Nuclear Update: Scandal over Wasted Multimillions in SC, GA
Conservationists have warned for decades that giving utilities a blank check for advance nuclear construction costs would produce waste, fraud, and abuse.
Now, two cases in South Carolina and Georgia are demonstrating that more clearly than ever. One is a canceled nuclear plant in South Carolina, and the other is nuclear plant in Georgia that is hanging on in life support only due to massive infusions of taxpayer and ratepayer cash.
It was reported last week that the builders of two incomplete nuclear reactors in South Carolina had wasted millions of dollars on such items as $114 hand-machined nuts, when a sturdier $2 alternative was available. While those costs may have been small change in comparison to the now-cancelled plant’s total wasted $9 billion price tag, they showed the profligate mindset involved in the utility’s approach to using the public’s unlimited “credit card.”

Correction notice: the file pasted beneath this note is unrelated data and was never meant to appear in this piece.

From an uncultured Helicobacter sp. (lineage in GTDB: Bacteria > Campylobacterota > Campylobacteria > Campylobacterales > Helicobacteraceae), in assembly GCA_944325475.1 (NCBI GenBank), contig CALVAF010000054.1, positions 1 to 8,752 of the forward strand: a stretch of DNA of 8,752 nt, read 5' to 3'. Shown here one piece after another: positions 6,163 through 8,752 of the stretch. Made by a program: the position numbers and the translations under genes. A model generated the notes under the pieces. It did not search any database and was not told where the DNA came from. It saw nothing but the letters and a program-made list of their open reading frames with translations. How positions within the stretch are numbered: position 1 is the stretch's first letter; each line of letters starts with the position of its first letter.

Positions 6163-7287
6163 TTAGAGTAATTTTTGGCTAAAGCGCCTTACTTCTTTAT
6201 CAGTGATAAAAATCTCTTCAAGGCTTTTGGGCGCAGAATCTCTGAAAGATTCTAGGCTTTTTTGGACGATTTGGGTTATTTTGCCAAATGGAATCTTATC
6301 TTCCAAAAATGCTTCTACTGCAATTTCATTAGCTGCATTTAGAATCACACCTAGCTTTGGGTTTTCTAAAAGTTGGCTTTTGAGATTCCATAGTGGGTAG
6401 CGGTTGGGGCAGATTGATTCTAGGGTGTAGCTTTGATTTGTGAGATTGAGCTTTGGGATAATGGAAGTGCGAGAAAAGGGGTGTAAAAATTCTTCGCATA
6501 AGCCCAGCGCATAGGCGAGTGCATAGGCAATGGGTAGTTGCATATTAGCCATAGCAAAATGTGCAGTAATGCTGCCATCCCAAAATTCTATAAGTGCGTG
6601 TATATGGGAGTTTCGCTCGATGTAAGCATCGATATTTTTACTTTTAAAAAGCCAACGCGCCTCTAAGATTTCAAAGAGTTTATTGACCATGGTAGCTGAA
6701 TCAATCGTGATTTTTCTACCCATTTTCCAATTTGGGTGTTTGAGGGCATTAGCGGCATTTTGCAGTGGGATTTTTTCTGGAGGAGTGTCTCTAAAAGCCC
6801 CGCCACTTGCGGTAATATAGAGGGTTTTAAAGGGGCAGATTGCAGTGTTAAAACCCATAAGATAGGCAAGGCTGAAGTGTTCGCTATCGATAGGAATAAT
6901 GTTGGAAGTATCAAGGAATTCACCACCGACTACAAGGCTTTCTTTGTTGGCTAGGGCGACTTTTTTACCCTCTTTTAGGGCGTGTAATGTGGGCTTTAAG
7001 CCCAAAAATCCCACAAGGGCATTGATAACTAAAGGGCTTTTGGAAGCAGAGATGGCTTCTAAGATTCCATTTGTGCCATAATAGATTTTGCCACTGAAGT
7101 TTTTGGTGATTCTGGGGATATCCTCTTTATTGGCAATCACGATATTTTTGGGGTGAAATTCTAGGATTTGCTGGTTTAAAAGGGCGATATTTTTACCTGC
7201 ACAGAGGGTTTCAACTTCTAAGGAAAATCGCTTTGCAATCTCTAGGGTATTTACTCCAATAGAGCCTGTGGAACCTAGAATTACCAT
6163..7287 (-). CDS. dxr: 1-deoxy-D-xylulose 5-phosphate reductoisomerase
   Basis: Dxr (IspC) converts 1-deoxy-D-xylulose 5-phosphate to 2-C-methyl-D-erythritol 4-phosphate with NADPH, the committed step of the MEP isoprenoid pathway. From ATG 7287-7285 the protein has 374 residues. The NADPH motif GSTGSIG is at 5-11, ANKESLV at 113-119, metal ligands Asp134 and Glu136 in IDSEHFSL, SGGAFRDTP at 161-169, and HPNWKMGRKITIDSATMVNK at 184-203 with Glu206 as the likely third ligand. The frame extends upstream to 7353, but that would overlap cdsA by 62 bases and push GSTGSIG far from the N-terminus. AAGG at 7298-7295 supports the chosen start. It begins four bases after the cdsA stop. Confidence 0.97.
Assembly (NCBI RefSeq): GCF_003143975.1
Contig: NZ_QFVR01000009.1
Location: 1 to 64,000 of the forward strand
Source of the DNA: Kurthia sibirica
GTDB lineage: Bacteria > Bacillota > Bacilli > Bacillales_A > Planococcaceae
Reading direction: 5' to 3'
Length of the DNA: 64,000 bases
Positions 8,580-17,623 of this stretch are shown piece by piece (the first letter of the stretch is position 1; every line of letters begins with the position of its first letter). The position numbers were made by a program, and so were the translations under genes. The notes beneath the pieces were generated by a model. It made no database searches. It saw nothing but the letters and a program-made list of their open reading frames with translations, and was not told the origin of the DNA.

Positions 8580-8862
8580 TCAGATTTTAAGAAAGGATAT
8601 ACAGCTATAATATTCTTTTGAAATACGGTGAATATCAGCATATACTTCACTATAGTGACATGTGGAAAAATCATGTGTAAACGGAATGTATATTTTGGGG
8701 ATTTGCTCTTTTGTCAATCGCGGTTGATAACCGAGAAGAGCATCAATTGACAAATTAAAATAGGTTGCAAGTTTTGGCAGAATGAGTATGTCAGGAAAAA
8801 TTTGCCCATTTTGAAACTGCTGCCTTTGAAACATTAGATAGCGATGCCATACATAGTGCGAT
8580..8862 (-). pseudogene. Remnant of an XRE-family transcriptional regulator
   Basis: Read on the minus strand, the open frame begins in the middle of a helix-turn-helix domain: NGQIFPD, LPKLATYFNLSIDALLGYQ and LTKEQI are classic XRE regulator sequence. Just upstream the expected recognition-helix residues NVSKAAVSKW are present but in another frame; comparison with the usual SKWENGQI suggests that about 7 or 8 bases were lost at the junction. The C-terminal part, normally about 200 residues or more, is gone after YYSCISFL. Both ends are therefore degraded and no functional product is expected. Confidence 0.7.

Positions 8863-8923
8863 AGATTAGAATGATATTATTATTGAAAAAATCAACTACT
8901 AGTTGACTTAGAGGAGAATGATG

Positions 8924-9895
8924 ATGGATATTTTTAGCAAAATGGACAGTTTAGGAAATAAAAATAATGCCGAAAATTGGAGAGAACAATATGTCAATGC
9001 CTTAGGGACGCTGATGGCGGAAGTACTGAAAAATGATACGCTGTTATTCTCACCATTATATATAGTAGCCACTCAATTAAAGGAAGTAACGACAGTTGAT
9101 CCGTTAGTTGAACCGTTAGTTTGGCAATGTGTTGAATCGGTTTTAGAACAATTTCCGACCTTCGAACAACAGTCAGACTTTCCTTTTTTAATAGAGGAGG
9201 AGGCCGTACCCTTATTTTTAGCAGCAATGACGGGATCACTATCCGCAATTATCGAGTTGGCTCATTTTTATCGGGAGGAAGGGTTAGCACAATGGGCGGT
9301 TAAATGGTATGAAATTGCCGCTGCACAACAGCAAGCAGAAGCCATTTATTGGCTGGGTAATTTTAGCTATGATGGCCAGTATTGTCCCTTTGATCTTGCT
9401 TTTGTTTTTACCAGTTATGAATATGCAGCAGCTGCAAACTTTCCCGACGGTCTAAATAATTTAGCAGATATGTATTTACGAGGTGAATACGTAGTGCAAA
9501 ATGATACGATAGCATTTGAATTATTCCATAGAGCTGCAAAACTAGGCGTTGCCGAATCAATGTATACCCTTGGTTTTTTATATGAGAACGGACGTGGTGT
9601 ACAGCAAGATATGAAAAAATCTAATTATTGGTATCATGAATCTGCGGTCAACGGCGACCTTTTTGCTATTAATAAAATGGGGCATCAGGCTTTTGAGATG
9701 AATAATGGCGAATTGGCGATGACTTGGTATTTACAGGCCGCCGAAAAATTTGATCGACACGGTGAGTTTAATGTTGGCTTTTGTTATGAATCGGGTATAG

Just a day later, the same paper reported that the “flurry of documents that became public following the cancellation of two unfinished reactors in South Carolina is raising questions for a similar project in Georgia.”
As the story reported, attorneys for the Southern Environmental Law Center (SELC) were using those reports in posing sharp questioning to power company officials defending the Vogtle nuclear plant in Georgia. In that case, the Vogtle plant is still stubbornly under construction despite massive delays and staggering cost overruns—and it’s being propped up only by the combination of nearly blank-check electric ratepayer financing, combined with equally massive federal subsidy guarantees.
It’s long past time for the shrinking defenders of new nuclear power construction to bow to the economic reality that it cannot compete with clean energy sources.